Supreme Court to Hear Case Against Google

Supreme Court to Hear Case Against Google

( – The Supreme Court began hearing a potential landmark case on Wednesday when it took on an intellectual property dispute between tech companies Google and Oracle. The future of software development could hinge on the case, but there are fears, thanks to the death of Justice Ginsburg, it could end with a tied court.

Tech Giants Argue Over Code

In 2010, Oracle, the world’s second-largest software company, sued Google for copyright and patent violations in a California district court. The dispute is over 11,000 lines of code owned by Oracle. Google used the code in early versions of its Android software. Google argues they made “fair use” of the code; Oracle says it’s protected by copyright, and anyone who wants to use it needs to buy a license from them. So far the case has been through two district court trials, with each company winning one of them. In January 2019 Google filed a petition with the Supreme Court to get a clear decision; the case was due to be heard in March but was pushed back by the COVID epidemic. Now it’s finally going ahead.

If Oracle wins, there could be serious consequences for software developers. Google didn’t actually copy Oracle’s software; they wrote their own applications but used standard Java structures. This makes it easier for developers to write applications for Android systems. Oracle says that doesn’t matter, and wants $8.8 billion in damages. If they win, developers will be forced to pay them for the right to create Java-compatible apps; software will be more expensive, and smaller developers could be completely shut out of the market. The industry is so worried that many computer engineers and industry lawyers filed amicus briefs asking the Supreme Court to hear the case.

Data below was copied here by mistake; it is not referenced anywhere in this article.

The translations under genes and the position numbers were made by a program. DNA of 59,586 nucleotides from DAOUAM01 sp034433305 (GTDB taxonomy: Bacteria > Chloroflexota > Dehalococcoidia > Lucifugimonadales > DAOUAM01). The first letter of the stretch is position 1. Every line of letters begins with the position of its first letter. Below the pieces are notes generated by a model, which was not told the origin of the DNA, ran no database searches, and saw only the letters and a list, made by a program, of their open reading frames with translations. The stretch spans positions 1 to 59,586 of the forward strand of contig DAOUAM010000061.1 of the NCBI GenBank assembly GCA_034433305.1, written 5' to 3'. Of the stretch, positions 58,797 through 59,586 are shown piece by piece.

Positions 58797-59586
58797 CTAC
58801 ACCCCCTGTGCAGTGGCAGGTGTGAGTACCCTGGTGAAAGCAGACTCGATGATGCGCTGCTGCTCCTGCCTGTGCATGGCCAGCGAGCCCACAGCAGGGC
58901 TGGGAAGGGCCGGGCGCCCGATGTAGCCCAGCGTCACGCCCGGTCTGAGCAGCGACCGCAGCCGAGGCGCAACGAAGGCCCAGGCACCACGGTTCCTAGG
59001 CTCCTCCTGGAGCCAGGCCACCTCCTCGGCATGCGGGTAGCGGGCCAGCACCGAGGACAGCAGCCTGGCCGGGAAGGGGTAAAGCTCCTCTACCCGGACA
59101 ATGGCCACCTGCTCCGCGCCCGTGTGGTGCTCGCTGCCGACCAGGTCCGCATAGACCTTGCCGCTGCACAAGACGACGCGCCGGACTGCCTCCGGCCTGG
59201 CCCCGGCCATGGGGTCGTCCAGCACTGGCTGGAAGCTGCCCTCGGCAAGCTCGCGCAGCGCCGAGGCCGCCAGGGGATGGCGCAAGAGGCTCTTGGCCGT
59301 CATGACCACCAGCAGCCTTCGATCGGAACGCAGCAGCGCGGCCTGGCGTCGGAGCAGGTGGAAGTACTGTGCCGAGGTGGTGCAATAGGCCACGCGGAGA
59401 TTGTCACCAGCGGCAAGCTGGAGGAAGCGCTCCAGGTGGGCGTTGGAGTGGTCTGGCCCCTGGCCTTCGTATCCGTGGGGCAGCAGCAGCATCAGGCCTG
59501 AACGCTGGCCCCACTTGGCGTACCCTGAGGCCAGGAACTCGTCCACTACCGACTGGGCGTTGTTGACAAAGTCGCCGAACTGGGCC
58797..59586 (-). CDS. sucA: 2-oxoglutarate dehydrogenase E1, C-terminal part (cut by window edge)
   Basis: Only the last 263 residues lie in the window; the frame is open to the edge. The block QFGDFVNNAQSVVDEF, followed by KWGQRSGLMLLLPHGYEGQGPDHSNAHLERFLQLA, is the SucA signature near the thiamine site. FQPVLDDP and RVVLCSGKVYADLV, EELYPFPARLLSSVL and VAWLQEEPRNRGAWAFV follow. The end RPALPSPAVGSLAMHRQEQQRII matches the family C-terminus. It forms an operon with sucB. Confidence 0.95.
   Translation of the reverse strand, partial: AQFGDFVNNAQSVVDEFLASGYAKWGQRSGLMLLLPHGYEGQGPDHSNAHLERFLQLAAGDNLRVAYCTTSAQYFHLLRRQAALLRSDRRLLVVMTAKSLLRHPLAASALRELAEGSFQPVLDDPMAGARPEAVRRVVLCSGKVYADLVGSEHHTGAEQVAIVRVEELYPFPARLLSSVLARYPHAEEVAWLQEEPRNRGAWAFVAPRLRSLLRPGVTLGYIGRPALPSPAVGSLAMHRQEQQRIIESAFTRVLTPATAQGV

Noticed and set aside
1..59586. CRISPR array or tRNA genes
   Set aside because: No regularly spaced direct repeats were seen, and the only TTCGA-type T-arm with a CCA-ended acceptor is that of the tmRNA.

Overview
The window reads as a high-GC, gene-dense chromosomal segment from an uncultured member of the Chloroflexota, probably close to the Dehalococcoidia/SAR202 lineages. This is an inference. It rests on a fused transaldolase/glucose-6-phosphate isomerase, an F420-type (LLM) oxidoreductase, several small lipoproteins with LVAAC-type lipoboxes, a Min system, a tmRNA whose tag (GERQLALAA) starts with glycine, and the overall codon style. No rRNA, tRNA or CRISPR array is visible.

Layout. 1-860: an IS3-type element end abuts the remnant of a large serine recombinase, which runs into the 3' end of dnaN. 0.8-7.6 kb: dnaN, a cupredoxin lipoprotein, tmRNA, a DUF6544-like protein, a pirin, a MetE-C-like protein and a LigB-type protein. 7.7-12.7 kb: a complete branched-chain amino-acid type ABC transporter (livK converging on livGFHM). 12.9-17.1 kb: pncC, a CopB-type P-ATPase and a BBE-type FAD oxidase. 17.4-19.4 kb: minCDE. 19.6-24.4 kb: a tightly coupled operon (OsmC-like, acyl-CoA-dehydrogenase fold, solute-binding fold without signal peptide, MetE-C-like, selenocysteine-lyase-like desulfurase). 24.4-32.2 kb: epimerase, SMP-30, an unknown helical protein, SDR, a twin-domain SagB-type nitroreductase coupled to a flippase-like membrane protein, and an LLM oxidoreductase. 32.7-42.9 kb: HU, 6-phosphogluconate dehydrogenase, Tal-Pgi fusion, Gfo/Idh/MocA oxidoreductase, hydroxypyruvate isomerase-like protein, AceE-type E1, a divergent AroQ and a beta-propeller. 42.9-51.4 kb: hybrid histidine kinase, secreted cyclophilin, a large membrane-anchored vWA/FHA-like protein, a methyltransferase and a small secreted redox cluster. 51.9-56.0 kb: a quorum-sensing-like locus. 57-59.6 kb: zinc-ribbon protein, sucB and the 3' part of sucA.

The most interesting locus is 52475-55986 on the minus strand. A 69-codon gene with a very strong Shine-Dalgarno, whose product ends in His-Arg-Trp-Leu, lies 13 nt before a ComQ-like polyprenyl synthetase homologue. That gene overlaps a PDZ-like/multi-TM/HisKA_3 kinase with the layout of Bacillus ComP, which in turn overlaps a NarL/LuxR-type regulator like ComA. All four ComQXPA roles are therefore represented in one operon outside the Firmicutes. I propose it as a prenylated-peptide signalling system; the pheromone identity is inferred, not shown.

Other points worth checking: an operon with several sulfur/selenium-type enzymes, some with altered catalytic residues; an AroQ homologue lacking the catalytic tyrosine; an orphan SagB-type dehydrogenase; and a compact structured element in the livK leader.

Ginsburg’s Death Could Change the Balance

From Google’s point of view, the delay in hearing the case was probably a good thing. The late Ruth Bader Ginsburg was well-known for siding with copyright holders in similar disputes, and it’s widely assumed that she would have supported Oracle in this case. With her gone, it’s much more likely the court will side with Google. The worry is that, with eight justices, the court could tie on the issue. If that happens it could be re-argued when Ginsburg’s replacement is confirmed, otherwise, the 2018 ruling in favor of Oracle will stand.

Copyright 2020,